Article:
The presence of multiple nodules or masses in the lungs usually suggests metastatic disease from an extrathoracic malignancy, or less commonly benign conditions such as granulomatous infection, sarcoidosis, vasculitis, collagen vascular disease, or septic or bland emboli. However, multiple nodules or masses may also be a manifestation of primary bronchogenic carcinoma. This may occur when there are multiple primary tumors, lung-to-lung metastases, or a primary bronchogenic carcinoma that is coincidentally associated with any other cause of pulmonary nodules. In all three circumstances, the correct diagnosis may be difficult to establish. Most often, the physician's attention is diverted away from the thorax in an attempt to identify an extrathoracic primary, thus increasing the length and expense of the diagnostic workup. Furthermore, when a patient with proven bronchogenic carcinoma has one or more other pulmonary nodules or masses, it should not be assumed that the other lesions represent lung-to-lung metastases. In patients with multiple primaries of differing cell-types, this may result in incomplete therapy for some of the types of cancer present (eq. small cell carcinoma). And. benign but potentially fatal causes of some nodules may be overlooked and go untreated (eq. tuberculosis).

Multiple primaries account for 0.72% to 3.5% of cases of bronchogenic carcinoma. In one-third of cases the multiple primaries are synchronous. Since the tumors may be of different cell types, biopsy confirmation of the cell type of each tumor is mandatory for proper therapy. In two-thirds of cases the tumors are metachronous. It has been estimated that 10% to 32% of patients surviving resection of lung cancer will develop a second primary. Therefore, the demonstration of a new solitary mass in a patient with prior lung cancer may not indicate metastasis or recurrence but rather may represent a new primary tumor.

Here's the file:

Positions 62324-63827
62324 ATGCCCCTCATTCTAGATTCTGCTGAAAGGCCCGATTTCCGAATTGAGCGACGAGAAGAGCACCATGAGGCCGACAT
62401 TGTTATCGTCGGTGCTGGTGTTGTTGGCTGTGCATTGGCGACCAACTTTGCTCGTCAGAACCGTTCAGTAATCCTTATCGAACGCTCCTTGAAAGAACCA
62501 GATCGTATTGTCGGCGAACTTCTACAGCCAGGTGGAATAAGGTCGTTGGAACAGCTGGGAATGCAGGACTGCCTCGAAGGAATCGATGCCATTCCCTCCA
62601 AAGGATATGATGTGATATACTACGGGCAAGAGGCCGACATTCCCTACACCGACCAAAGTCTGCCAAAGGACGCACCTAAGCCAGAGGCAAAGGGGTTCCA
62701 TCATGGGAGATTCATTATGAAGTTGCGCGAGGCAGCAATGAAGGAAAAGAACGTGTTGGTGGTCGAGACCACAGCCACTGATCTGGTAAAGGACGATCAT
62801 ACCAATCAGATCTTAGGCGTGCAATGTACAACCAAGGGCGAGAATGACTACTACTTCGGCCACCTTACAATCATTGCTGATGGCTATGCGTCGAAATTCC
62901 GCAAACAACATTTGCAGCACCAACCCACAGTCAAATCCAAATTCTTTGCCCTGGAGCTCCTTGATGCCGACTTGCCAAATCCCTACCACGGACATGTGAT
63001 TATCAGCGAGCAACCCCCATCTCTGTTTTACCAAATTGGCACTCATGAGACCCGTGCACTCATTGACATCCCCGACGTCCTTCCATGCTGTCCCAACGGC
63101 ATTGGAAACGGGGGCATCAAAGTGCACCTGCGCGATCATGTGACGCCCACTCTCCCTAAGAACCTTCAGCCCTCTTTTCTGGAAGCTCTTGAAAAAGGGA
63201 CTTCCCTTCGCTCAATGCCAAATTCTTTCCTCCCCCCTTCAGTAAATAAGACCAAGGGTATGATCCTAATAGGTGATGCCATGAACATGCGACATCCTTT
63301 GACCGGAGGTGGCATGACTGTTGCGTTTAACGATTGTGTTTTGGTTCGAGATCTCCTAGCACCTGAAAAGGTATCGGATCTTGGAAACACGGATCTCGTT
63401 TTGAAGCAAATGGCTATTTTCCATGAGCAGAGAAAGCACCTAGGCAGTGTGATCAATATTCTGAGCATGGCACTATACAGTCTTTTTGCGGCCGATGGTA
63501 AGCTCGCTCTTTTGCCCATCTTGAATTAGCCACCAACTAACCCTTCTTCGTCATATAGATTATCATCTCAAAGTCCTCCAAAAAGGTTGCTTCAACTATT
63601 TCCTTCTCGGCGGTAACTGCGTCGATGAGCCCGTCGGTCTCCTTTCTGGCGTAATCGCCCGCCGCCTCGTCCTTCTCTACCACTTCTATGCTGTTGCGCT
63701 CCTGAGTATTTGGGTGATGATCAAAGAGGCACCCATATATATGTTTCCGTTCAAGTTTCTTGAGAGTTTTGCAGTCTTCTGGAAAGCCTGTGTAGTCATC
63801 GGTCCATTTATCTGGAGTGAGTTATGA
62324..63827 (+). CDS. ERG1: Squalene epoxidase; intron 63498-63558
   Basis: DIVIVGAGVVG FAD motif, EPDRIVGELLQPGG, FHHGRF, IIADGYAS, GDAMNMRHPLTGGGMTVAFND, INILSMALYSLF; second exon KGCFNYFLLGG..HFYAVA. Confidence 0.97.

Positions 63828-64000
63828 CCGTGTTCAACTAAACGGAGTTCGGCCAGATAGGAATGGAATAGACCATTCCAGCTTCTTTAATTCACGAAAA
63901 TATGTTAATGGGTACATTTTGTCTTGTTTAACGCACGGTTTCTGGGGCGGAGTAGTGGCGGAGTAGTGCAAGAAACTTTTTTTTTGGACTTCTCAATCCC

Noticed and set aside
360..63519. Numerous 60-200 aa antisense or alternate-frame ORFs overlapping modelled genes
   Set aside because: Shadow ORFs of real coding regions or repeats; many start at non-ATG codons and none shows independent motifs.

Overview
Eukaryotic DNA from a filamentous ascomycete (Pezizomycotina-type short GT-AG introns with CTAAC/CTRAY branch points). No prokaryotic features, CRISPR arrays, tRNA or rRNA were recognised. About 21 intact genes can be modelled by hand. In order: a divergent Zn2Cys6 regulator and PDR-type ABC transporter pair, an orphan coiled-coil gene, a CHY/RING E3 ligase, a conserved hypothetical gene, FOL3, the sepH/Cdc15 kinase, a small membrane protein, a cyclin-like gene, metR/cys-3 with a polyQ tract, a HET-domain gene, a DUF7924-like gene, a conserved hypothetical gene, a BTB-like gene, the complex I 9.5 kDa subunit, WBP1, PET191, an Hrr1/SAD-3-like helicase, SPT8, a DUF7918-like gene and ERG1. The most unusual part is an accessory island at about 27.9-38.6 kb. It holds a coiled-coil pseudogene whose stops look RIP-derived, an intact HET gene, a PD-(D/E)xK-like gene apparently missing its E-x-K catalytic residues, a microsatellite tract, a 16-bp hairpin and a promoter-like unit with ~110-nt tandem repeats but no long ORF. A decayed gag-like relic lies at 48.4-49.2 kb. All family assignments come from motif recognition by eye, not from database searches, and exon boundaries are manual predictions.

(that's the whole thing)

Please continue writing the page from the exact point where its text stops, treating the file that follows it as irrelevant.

Lung-to-lung metastases occur in about 10% of cases of bronchogenic carcinoma, usually in the late stages of the disease, when metastatases to other organ systems are present. In the absence of systemic metastases, a lung-to-lung metastasis is an unlikely cause of a new mass or nodule in a patient with bronchogenic carcinoma; superimposed infection or a second primary neoplasm should then be excluded.

Again - I would call the University of Colorado Cancer Center for a 2nd opinion

http://www3.cancer.gov/cancercenters/ce ... st.html#L4

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Guest Phyllis

Boy, I am glad you asked. I have been trying to figure all of the lingo as I go along too. They really should have a section for slow learner cancer patients. I would sign up in a heart beat. I hope John answered your questions. Take care.

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As John said, consolidation is usually due to fluid; it is a common finding in pneumonia, for example. The postobstruction changes are probably due to the same thing: fluid collected in the lung that sits beyond a tumor completely or partially obstructing an airway. It sounds like the consolidation is too dense to tell whether or not there is a mass in the left upper lobe.

Joyce wrote: left hilar soft tissue prominence...

The soft tissue could be inflamed, making it appear whitish vs. black or dark gray. The hilum is in the center of the chest, where the bronchi, blood vessels & lymphatics branch off to the right and left lungs.

The lingula is part of the upper lobe of the left lung. From Dorland's Illust. Medical Dictionary: "a projection from the lower portion of the upper lobe of the left lung, just beneath the cardiac notch, between the cardiac impression and the inferior margin." Keep in mind that the upper lobe of the left lung covers most of the "front" surface of the left lung.